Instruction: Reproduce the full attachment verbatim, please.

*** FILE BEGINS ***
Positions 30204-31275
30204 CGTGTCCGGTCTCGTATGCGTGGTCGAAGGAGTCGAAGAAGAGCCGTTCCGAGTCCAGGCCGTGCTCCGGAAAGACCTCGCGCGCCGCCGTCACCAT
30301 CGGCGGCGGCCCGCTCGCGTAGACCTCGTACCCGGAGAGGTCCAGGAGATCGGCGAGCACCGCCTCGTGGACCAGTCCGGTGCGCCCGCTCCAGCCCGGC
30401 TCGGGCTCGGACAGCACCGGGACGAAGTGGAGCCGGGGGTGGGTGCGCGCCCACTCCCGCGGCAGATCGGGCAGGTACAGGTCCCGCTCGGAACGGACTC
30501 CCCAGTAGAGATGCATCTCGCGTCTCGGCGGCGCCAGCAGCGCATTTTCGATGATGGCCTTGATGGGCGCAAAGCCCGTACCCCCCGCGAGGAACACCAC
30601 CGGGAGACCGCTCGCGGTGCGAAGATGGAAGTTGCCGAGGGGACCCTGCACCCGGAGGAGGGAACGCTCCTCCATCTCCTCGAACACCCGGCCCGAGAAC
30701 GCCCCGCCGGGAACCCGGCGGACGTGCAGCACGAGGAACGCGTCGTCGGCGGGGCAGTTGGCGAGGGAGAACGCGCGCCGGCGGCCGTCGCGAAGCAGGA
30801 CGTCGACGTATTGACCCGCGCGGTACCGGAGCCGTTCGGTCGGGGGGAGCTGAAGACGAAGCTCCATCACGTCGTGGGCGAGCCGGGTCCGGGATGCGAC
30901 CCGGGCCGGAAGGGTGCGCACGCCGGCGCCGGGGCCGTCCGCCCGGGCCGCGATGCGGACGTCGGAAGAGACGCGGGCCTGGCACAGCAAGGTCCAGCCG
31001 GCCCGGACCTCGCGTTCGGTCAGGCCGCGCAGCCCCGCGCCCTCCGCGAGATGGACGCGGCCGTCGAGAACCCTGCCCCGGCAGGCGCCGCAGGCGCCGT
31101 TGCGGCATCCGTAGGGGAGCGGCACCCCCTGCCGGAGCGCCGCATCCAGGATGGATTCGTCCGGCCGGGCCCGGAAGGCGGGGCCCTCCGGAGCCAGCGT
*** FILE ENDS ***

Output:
Positions 30204-31275
30204 CGTGTCCGGTCTCGTATGCGTGGTCGAAGGAGTCGAAGAAGAGCCGTTCCGAGTCCAGGCCGTGCTCCGGAAAGACCTCGCGCGCCGCCGTCACCAT
30301 CGGCGGCGGCCCGCTCGCGTAGACCTCGTACCCGGAGAGGTCCAGGAGATCGGCGAGCACCGCCTCGTGGACCAGTCCGGTGCGCCCGCTCCAGCCCGGC
30401 TCGGGCTCGGACAGCACCGGGACGAAGTGGAGCCGGGGGTGGGTGCGCGCCCACTCCCGCGGCAGATCGGGCAGGTACAGGTCCCGCTCGGAACGGACTC
30501 CCCAGTAGAGATGCATCTCGCGTCTCGGCGGCGCCAGCAGCGCATTTTCGATGATGGCCTTGATGGGCGCAAAGCCCGTACCCCCCGCGAGGAACACCAC
30601 CGGGAGACCGCTCGCGGTGCGAAGATGGAAGTTGCCGAGGGGACCCTGCACCCGGAGGAGGGAACGCTCCTCCATCTCCTCGAACACCCGGCCCGAGAAC
30701 GCCCCGCCGGGAACCCGGCGGACGTGCAGCACGAGGAACGCGTCGTCGGCGGGGCAGTTGGCGAGGGAGAACGCGCGCCGGCGGCCGTCGCGAAGCAGGA
30801 CGTCGACGTATTGACCCGCGCGGTACCGGAGCCGTTCGGTCGGGGGGAGCTGAAGACGAAGCTCCATCACGTCGTGGGCGAGCCGGGTCCGGGATGCGAC
30901 CCGGGCCGGAAGGGTGCGCACGCCGGCGCCGGGGCCGTCCGCCCGGGCCGCGATGCGGACGTCGGAAGAGACGCGGGCCTGGCACAGCAAGGTCCAGCCG
31001 GCCCGGACCTCGCGTTCGGTCAGGCCGCGCAGCCCCGCGCCCTCCGCGAGATGGACGCGGCCGTCGAGAACCCTGCCCCGGCAGGCGCCGCAGGCGCCGT
31101 TGCGGCATCCGTAGGGGAGCGGCACCCCCTGCCGGAGCGCCGCATCCAGGATGGATTCGTCCGGCCGGGCCCGGAAGGCGGGGCCCTCCGGAGCCAGCGT